Here we are in one of the most beautiful properties we could have dreamed of. There is a lot of work to be done and we are ready for the challenge.
The Log Village and Gristmill by Floyd D. Harwood
The little town of Hartford, NY, Washington County was still in its infancy when Hezekiah Mann, carpenter, built a Grist Mill on the banks of East creek. This hamlet was known as Log Village because nearly every dwelling was made of logs. Local records indicate that he built the mill in about 1810. Little is known about Hezekiah other than the fact that he was a carpenter. His knowledge of hydraulics and mechanics would put him in a class with his contemporary Oliver Evans, a well-known millwright of that time.
The first white settlers came to Log Village, now known as East Hartford, around 1782. By the time the mill was built much of the cropland had been cleared and log homes had been erected. Other needs such as sawmills, tanneries, black smith shops and schools were being provided for the pioneers. Hezekiah’s creation served the community continuously until 1902.
It is interesting to place the building of this mill in history’s calendar of events: Nationally, James Madison, fourth President of the USA, was having considerable difficulty with the English and French who were interfering with American shipping. Such activities culminated in the war of 1812, ‘Mr. Madison’s War’. If newspapers were available they may contain articles about Thomas Jefferson, Henry Clay, Andrew Jackson, Daniel Webster, John Calhoun, or John Quincy Adams.
Kentucky, Ohio, Tennessee and Vermont had just been granted statehood adding to the original 13 to make the United States 17 in number. Lewis and Clark had just returned from their expedition. Henry W. Longfellow was three years of age and Abraham Lincoln had just celebrated his first birthday. Fulton had completed his successful steamboat run from New York to Albany. Yet to come were the Erie Canal, Stephenson’s locomotive, Morse telegraph and the discovery of oil.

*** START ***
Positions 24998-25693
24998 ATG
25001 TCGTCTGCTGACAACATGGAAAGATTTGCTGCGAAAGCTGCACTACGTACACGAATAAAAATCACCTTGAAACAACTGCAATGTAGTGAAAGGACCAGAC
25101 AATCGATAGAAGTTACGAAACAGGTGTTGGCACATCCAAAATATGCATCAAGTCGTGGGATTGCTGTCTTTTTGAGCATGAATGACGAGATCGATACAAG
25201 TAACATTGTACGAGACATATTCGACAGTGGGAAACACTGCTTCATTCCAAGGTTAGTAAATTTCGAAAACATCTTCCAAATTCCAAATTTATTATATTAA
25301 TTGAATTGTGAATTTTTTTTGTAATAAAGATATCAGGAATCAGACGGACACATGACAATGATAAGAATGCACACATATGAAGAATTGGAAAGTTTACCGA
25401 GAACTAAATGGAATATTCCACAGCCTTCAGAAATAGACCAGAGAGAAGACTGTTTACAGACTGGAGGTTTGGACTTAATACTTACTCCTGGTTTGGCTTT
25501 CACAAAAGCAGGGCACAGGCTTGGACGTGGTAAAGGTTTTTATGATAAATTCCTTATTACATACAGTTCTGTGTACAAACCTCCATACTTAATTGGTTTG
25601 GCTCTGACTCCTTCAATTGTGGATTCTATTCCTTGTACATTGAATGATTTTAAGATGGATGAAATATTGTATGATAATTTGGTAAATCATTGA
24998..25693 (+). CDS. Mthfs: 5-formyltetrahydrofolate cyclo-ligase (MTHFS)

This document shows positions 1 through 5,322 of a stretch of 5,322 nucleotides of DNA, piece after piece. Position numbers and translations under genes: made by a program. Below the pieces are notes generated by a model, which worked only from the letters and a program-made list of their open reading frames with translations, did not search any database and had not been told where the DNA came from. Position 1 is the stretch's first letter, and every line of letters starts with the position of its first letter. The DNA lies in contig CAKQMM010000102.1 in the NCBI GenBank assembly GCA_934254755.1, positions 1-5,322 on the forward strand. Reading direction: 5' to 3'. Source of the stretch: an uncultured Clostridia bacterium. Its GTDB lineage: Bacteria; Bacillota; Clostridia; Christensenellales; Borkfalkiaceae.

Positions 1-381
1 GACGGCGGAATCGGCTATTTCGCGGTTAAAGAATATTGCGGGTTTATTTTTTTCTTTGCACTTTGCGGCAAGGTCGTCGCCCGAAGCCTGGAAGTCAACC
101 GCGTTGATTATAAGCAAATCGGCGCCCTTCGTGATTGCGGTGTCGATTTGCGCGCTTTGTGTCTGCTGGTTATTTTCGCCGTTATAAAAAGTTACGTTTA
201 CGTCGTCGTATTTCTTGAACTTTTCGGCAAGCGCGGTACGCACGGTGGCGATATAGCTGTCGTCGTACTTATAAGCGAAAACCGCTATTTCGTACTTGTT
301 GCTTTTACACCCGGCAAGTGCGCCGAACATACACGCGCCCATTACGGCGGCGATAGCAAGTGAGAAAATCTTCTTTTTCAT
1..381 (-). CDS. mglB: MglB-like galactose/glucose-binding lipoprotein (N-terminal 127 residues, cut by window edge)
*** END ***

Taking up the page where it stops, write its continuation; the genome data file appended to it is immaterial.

The year 1799 marked the establishing of Hartford with Daniel Mason and Asahel Hodges serving as Town Supervisor and Town Clerk.
Hezekiah selected an ideal site for his mill near the rapids where the creek cuts through the rock ledge. With this narrow gorge less effort was required to build a dam. To increase the power he found it necessary to chip out some of the ledge to accommodate a larger water wheel set to a lower level. Observing size and the accessibility of the wheel pit we can only assume that the wheel was built and then the mill was built around it. Native stones were used to build the foundation walls.
Realizing that during certain times of the year the flow of East Creek was inadequate to drive the mill wheel, a back-up water supply was provided about one mile upstream by the construction of the ‘Lily Pond Dam’ – the dam that held the backup water supply